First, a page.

Introduction: Queer(ing) Children and Childhood in Early Modern English Drama and Culture

  • Jennifer Higginbotham
  • Mark Albert Johnston


The introduction analyzes the various historical and contemporary significances of early modern cultural representations of children and childhood in the drama of Shakespeare and his contemporaries through the lens of queer theory. It lays the groundwork for a discourse of early modern queer childhood studies, engaging with current critical discussions about queer children in the works of queer theorists such as Lee Edelman, James Kincaid, and Kathryn Bond Stockton. Interrogating the significance of premodern constructions of childhood queerness, the editors analyze the respective relevances of narratological, performative, and linguistic ideals and functions; categorical blurring and liminality (age, complexion, physiological development, etc.); temporal and spatial alterity; erotic subjectivity, objectivity, and agency; and differentiations as well as transformations of sex, gender, genre, class, status, race, (dis)ability, humanity/animality, and more. Ultimately, the chapter asserts that queer childhood studies might usefully maintain a productively anachronistic openness both to how children and childhood might have signified as queer for early modern culture, and how those representations might strike us as queer today.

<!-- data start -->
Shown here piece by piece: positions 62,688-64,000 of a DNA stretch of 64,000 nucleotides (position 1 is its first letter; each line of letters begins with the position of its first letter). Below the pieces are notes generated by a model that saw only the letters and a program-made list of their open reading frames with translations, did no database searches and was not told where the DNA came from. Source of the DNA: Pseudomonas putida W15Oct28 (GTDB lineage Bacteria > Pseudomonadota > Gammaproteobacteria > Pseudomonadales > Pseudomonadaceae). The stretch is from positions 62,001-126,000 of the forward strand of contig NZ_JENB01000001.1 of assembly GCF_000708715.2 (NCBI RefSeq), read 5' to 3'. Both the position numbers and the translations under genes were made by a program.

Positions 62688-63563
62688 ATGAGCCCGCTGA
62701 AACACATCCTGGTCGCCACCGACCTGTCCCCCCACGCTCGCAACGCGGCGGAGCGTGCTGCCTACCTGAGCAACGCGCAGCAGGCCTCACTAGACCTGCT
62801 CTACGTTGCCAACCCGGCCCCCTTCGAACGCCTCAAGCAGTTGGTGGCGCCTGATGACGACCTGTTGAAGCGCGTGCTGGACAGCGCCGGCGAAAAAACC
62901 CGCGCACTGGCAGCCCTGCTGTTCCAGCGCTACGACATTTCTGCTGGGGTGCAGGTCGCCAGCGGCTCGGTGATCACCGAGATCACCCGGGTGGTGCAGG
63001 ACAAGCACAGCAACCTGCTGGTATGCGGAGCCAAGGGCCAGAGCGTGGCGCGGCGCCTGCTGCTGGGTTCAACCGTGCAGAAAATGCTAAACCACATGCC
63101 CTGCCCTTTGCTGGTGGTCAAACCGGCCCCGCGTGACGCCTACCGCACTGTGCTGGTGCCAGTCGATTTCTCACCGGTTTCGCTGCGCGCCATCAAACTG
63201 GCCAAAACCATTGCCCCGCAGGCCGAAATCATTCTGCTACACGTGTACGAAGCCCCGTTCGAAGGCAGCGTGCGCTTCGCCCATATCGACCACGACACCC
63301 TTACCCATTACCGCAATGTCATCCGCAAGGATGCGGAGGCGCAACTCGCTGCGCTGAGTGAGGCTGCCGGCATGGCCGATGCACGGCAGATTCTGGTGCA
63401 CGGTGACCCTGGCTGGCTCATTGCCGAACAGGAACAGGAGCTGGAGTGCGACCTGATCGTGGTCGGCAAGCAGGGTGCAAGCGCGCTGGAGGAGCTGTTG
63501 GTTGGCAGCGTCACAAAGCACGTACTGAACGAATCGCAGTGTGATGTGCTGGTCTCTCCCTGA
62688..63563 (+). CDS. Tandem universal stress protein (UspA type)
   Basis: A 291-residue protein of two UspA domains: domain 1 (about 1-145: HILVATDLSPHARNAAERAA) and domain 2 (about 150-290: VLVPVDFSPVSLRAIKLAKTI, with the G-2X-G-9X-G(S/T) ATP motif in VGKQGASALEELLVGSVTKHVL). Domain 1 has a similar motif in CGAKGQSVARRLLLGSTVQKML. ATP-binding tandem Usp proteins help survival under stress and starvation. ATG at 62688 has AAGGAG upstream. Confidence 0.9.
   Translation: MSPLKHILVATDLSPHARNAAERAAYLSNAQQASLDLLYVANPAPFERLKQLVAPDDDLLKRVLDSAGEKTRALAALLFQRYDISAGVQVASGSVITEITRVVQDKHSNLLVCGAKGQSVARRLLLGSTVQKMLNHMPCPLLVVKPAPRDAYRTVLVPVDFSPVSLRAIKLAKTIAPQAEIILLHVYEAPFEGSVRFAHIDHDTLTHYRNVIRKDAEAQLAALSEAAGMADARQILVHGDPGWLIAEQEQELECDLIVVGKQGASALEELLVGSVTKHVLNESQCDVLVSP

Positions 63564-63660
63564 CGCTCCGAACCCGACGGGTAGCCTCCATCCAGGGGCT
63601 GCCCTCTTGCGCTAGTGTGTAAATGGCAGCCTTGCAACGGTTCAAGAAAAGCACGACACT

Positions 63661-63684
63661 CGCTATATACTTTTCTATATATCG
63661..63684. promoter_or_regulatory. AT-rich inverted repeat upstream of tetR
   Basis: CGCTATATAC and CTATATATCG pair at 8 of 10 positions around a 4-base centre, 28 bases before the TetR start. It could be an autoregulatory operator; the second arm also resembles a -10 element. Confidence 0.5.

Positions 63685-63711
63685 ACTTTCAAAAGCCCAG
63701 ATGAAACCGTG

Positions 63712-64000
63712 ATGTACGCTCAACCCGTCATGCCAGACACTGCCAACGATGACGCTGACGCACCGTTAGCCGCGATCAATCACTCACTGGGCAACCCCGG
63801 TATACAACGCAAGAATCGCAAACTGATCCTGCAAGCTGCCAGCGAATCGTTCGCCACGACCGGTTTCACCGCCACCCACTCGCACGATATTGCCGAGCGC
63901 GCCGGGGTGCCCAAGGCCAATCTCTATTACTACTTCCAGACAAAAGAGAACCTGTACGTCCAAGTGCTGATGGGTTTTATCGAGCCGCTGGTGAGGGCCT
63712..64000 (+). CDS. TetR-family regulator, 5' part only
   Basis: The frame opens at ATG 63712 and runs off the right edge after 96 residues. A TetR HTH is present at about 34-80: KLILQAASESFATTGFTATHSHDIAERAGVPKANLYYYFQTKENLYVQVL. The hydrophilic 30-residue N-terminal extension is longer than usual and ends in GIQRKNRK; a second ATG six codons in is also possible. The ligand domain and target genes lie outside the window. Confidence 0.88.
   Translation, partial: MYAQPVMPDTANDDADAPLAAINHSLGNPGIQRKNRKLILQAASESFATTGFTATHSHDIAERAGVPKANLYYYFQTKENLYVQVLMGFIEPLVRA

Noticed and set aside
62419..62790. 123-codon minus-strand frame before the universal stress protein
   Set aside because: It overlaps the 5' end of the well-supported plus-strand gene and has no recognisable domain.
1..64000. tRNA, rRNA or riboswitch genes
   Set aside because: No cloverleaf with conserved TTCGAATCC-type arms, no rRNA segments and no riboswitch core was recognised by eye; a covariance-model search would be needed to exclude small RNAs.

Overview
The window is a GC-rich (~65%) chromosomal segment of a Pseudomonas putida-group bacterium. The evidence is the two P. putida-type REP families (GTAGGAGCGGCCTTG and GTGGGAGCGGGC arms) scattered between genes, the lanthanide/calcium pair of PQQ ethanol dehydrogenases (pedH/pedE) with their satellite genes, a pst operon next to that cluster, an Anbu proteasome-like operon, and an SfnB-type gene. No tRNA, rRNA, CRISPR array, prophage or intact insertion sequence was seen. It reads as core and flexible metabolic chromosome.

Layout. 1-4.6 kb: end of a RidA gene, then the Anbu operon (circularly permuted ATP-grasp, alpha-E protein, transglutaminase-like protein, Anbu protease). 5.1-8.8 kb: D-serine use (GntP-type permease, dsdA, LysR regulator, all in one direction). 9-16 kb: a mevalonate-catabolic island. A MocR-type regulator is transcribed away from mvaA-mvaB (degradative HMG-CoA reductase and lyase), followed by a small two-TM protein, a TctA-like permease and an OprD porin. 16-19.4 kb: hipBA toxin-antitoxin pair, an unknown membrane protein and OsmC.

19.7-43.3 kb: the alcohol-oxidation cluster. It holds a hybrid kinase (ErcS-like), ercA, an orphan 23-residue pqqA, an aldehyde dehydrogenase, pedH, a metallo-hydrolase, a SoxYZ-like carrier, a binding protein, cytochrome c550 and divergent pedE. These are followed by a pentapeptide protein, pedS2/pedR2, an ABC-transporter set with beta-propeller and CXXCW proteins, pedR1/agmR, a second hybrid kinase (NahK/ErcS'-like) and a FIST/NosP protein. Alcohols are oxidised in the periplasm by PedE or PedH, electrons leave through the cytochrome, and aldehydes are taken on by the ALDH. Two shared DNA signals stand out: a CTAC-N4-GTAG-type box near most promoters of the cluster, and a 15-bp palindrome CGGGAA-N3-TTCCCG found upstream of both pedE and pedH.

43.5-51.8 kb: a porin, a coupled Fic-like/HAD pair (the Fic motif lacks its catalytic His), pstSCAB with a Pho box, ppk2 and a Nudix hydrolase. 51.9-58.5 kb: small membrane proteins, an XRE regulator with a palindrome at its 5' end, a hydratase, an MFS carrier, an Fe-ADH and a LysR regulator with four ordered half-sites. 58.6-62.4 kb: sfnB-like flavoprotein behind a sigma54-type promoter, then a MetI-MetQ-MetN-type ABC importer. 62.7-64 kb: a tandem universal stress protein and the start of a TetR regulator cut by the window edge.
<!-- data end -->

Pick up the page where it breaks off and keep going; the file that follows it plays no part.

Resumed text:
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Copyright information

© The Author(s) 2018

Authors and Affiliations

  • Jennifer Higginbotham
    • 1
  • Mark Albert Johnston
    • 2
  1. 1.Ohio State UniversityColumbusUSA
  2. 2.Department of EnglishUniversity of WindsorWindsorCanada

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